While the opportunities outlined above may help black students see how they can give back to their community, “doing well by doing good” often means giving money as well as performing services. As shown in James’ study, high-school students perceive accounting to be a high income–earning profession. Those trying to recruit blacks into the profession based on the premise that they have an opportunity to help black-owned businesses may have to overcome the perception that black-owned businesses do not perform well. Thus, relying on a client base of black-owned businesses may lead to lower than the expected income in the field of accounting. Black students who want to be able to give back financially may view working with black-owned businesses as a limitation to their ability to give back.

This misconception exists despite reports from the U.S. Census Bureau stating that the nation’s 1.2 million black-owned businesses generated revenues of $88.8 billion in 2002 (the last year reported). This misconception may be addressed by introducing accounting students to successful CPAs (regardless of race) who work to give back to the community, and allowing them to discover how they choose their clients, how they decide what services are needed, and how CPAs participate in charitable giving. The answer may be that black CPAs do not limit their clients to black entrepreneurs. Instead, they seek to work with a mixture of clients across a diverse range of industries, size, and performance levels.

Leveraging Expertise for Success

The opportunities for black accountants and CPAs are plentiful. For those who want to give back to their communities, accounting gives black business owners the information they need for a competitive edge, and also helps to identify competitive disadvantages that need to be addressed within the business. By becoming accountants, blacks increase their knowledge of accounting principles and practices, and may be able to use their experience and skills to advise black business owners on many financial matters that can help them make better business decisions, and thus improve their chances for business success. Regardless of where they work, whenever black accounting students become accounting professionals, they may be able to help society and use their knowledge to give back to their communities.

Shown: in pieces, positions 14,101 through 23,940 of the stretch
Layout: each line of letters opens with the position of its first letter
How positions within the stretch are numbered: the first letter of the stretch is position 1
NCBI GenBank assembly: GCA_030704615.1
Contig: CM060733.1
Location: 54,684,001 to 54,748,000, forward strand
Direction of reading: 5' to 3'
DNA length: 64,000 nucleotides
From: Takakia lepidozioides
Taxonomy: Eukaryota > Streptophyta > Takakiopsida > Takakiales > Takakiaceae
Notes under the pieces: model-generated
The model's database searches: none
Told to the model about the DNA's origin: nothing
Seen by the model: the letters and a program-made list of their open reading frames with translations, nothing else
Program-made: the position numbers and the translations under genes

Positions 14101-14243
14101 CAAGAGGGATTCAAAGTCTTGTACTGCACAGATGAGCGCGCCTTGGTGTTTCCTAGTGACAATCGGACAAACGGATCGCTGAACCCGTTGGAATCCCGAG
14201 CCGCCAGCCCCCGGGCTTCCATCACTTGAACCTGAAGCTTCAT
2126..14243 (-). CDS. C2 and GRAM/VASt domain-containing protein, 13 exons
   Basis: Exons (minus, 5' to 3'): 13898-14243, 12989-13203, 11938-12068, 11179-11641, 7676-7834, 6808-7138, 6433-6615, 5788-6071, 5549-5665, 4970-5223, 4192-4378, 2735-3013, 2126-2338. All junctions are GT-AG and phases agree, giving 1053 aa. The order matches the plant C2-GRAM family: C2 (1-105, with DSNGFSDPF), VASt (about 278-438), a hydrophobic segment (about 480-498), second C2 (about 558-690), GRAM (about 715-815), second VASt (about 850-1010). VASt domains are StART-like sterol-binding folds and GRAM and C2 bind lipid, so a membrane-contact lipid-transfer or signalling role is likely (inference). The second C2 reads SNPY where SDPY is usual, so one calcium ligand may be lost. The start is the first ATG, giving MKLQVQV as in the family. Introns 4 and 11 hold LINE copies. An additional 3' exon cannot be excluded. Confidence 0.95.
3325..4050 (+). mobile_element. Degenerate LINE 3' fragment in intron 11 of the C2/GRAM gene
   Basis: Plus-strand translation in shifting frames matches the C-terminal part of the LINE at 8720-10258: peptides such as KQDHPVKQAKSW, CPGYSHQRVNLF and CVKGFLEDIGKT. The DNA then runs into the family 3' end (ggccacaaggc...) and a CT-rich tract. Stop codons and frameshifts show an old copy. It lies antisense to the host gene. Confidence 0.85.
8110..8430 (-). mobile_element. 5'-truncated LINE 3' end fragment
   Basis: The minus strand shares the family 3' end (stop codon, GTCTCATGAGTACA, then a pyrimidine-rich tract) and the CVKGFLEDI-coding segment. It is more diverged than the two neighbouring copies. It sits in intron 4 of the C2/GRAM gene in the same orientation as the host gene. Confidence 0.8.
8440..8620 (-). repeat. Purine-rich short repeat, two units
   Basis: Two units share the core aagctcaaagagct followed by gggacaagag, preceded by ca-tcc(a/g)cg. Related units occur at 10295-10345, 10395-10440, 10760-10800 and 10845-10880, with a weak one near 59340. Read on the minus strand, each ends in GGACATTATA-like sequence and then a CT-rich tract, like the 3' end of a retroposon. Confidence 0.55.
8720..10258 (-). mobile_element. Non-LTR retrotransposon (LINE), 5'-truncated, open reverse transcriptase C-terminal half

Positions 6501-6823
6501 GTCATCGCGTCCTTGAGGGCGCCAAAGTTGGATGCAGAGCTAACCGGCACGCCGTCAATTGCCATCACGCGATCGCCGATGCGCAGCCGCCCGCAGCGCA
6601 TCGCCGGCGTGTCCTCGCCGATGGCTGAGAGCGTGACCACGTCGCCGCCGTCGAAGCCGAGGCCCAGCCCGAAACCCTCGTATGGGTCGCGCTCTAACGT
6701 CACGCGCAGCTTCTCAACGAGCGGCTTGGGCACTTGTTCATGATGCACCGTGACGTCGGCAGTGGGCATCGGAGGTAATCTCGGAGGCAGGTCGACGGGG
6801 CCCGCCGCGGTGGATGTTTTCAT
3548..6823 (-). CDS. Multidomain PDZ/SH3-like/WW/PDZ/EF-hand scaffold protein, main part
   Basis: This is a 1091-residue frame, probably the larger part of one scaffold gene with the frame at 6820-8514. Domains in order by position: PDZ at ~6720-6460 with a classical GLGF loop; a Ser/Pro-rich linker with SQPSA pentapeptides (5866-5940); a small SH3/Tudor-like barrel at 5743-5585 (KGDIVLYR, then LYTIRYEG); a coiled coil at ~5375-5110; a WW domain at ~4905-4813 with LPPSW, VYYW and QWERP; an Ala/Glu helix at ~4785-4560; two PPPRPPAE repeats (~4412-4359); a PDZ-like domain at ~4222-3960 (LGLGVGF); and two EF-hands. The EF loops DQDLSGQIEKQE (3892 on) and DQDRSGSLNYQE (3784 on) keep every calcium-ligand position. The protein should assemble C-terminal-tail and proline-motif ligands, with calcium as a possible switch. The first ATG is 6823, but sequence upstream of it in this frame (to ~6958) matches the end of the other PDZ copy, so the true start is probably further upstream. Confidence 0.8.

Vickie Cox Edmondson, PhD, is an associate professor of management at the University of Alabama at Birmingham. She has also served as the executive director of the Follow Me Foundation since 1998.









The CPA Journal is broadly recognized as an outstanding, technical-refereed publication aimed at public practitioners, management, educators, and other accounting professionals. It is edited by CPAs for CPAs. Our goal is to provide CPAs and other accounting professionals with the information and news to enable them to be successful accountants, managers, and executives in today's practice environments.

©2009 The New York State Society of CPAs. Legal Notices